Slumberjack

ygtbk wrote:
 I'm asking because generally speaking, libertarians support some minimal role for government, unlike anarchists.

Anarcho-Syndicalists have an idea to remove power from the state and place it in the hands of labour movements.  Essentially a municipalized venue through which workers might get a better hearing for their demands, because it's supposed to represent a more direct means of appeal and decision making.

ygtbk

@ SJ

That's more or less what I had gathered from here:

http://www.britannica.com/EBchecked/topic/578407/syndicalism

but the first sentence talks about abolishing the state. I think K's version is slightly different. That's why I'm asking.

Slumberjack

kropotkin1951 wrote:
I more often than not call myself a syndicalist as opposed to either an anarchist or socialist.

Under present circumstances, identity can be seen a form of registration and categorization, which renders it not so important anymore imo.  It seems as though every 'ism' and 'ist' contained by the existing political constructs are locked into proclaiming various rights, mostly by asserting a vision primarily framed in binary terms around victimhood and transgressor, depicting a surreal landscape where any and all ideologues can be expected to set their followers to work digging trenches and foxholes.  I don’t know if the Marxist dialectic around ownership of the means of production, spread to the four corners, does enough or anything really, to provide the necessary remedies in support of real emancipation for workers.  Here I’m thinking of how collective ownership of a dwelling, between occupant and the bank, serves to provide true freedom for the occupant.

kropotkin1951 kropotkin1951's picture

The syndicalists in Spain run many social services.  My understanding is they had to develop them because the state run programs were only available for workers and their families. The fascist government said you are not workers but are in fact owners therefore you cannot access any programs that are for workers.  Mondragon is one of the best examples of trying to put mass syndicalism into practice. It of course like all human enterprises has many flaws but in total I think it is a far better model than our shareholder owned corporations. They are a hybrid institution that looks a lot like a corporation in many respects but that is a result of operating in a capitalist society. I would rather work for one of their enterprises than a corporation that is continually trying to find ways of screwing its workers to increase shareholder value.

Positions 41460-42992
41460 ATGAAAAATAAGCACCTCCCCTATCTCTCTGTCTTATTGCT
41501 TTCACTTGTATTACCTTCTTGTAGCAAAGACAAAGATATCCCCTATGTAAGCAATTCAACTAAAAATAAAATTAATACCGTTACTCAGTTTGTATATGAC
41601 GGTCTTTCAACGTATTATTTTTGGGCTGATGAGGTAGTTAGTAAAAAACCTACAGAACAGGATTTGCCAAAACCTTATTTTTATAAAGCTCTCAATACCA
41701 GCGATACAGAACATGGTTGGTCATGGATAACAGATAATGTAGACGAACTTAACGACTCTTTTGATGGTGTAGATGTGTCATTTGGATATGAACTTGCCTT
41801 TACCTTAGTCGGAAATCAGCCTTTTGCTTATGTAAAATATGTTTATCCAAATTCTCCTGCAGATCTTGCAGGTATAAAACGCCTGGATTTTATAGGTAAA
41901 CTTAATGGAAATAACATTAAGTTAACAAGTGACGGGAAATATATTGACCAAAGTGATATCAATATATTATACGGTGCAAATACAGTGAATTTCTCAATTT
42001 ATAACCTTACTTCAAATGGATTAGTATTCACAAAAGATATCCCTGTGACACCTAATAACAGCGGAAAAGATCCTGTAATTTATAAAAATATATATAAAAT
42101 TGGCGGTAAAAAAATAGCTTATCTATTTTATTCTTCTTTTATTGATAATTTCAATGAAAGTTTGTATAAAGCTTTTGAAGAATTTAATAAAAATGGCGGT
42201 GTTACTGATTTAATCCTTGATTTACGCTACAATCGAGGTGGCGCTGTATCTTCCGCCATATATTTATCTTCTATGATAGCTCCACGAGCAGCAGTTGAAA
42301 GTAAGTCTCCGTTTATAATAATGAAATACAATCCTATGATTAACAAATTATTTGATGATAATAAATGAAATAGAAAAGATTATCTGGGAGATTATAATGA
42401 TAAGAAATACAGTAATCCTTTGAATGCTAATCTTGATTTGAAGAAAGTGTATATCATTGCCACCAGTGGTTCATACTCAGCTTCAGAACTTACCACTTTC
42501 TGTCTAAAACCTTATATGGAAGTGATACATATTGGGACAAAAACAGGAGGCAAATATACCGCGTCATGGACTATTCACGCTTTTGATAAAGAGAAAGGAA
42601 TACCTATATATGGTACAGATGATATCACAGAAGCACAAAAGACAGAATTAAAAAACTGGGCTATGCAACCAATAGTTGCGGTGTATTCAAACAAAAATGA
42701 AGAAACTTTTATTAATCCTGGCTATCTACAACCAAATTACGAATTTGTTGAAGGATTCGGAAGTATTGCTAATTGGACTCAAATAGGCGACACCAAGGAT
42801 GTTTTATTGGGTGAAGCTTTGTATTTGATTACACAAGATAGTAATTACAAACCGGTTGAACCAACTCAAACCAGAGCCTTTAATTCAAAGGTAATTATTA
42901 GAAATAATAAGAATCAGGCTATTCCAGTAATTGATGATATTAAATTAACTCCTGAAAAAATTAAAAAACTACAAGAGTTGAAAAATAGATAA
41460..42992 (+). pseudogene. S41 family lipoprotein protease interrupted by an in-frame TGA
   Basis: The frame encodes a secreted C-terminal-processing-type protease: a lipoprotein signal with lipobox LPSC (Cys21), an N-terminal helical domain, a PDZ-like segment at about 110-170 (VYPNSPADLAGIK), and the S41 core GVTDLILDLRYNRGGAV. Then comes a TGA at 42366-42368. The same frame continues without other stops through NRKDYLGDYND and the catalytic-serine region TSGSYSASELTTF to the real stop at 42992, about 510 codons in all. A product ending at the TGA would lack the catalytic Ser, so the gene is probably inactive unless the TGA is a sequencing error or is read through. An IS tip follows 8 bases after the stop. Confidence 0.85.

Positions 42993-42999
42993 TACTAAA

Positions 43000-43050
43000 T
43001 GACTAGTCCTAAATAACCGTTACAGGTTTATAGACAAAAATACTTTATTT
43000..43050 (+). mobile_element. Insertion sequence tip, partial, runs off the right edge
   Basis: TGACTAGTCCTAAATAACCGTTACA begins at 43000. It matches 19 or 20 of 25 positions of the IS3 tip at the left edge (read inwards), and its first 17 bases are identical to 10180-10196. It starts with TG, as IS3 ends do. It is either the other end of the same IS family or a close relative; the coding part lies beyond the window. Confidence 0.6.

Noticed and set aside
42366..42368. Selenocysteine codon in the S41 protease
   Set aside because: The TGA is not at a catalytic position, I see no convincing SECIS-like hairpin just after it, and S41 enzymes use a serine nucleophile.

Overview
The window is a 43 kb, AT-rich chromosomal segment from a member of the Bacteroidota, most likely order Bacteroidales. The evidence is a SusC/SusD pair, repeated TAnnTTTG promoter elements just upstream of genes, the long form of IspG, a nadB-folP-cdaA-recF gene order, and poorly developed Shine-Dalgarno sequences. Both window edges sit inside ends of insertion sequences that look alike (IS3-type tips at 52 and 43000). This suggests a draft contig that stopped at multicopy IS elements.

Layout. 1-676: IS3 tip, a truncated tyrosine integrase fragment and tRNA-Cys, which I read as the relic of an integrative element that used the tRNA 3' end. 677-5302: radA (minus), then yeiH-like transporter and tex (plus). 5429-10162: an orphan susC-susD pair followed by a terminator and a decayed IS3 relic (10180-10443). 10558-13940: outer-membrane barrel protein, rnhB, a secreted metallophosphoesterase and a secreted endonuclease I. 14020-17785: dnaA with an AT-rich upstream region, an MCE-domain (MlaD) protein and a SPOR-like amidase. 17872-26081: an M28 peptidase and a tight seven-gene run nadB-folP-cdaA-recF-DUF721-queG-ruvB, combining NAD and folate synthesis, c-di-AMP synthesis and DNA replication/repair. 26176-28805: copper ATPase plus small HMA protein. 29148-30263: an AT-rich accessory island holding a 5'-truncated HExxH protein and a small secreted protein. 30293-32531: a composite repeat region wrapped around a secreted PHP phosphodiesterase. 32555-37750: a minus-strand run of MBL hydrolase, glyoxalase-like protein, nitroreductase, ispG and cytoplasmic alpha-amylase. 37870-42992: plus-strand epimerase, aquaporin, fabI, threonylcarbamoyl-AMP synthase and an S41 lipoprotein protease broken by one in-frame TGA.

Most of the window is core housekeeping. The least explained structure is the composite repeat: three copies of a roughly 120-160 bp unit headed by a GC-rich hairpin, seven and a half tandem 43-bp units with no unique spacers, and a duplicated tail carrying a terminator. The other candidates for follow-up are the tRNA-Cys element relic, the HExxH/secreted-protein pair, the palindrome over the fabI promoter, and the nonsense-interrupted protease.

Slumberjack

I think the larger an organization becomes, worker organizations or what have you, the further an individual becomes situated from the decision or concensus building center.  Anarcho-Syndicalism sets itself on the path toward failure the moment it becomes regionalized or globalized, as a result of the well experienced axiom that justice delayed is justice denied.

Slumberjack

kropotkin1951 wrote:
 I would rather work for one of their enterprises than a corporation that is continually trying to find ways of screwing its workers to increase shareholder value. 

Agreed.

socialdemocrati...

Libertarians are too focused on liberty denied by governments. They're still fighting the battles of the 1700s.

In the 21st century, (Western) governments largely stay out of peoples' business (although not completely). The biggest lack of freedom that most people will experience in Canada will be as workers (wage slavery), as consumers (buying from similar oligarchs), or as third parties (a contract between an oil company and the government, where we're "external" to the contract and still end up having to pay for the environmental and health impact).

And I suppose there's a contradiction when governments intervene to protect the "rights" of big business.

sherpa-finn

Interesting exchange on syndicalism and co-ops. One of the challenges faced in many such efforts is that working people have multiple interests in different economic spaces: their interests as workers (in their places of employment) is one. But we all also have very real and distinct interests as both producers and consumers of goods.

Negotiating the terms of exchange between these different interests, functions and spaces is fraught with challenges. And it can be particularly problematic within social / co-op enterprises that aspire to have all those divergent (sometimes conflicting) interests represented around the same management or board table, struggling to come to consensus.

(And that's not even talking about the issue of capital, - and how its interests are to be accomodated or not  ...)

JKR

socialdemocraticmiddle wrote:

Libertarians are too focused on liberty denied by governments. They're still fighting the battles of the 1700s.

Three generations of human rights 

http://alturl.com/7u2t6

JKR

DP - Double Post